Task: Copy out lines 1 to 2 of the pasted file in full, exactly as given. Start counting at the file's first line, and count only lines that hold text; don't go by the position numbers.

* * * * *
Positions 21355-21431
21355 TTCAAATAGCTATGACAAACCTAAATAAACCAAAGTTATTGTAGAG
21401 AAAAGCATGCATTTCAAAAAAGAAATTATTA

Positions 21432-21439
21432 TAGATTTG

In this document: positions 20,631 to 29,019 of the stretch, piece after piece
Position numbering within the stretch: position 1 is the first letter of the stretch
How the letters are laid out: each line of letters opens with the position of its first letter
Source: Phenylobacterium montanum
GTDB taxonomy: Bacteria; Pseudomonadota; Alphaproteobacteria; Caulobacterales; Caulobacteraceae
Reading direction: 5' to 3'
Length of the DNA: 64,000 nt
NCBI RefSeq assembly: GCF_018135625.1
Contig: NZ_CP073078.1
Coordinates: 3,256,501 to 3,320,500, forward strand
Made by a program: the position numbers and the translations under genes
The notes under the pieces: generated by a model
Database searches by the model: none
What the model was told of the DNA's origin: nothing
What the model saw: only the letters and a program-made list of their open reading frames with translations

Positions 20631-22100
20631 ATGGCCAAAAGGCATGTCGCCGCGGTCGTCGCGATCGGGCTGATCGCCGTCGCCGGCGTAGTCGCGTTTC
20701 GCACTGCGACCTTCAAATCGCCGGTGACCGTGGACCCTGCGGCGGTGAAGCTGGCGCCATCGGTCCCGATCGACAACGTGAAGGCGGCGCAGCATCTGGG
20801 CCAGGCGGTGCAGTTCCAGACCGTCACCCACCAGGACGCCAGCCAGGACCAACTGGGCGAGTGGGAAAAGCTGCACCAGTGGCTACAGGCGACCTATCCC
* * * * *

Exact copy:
Positions 21355-21431
21355 TTCAAATAGCTATGACAAACCTAAATAAACCAAAGTTATTGTAGAG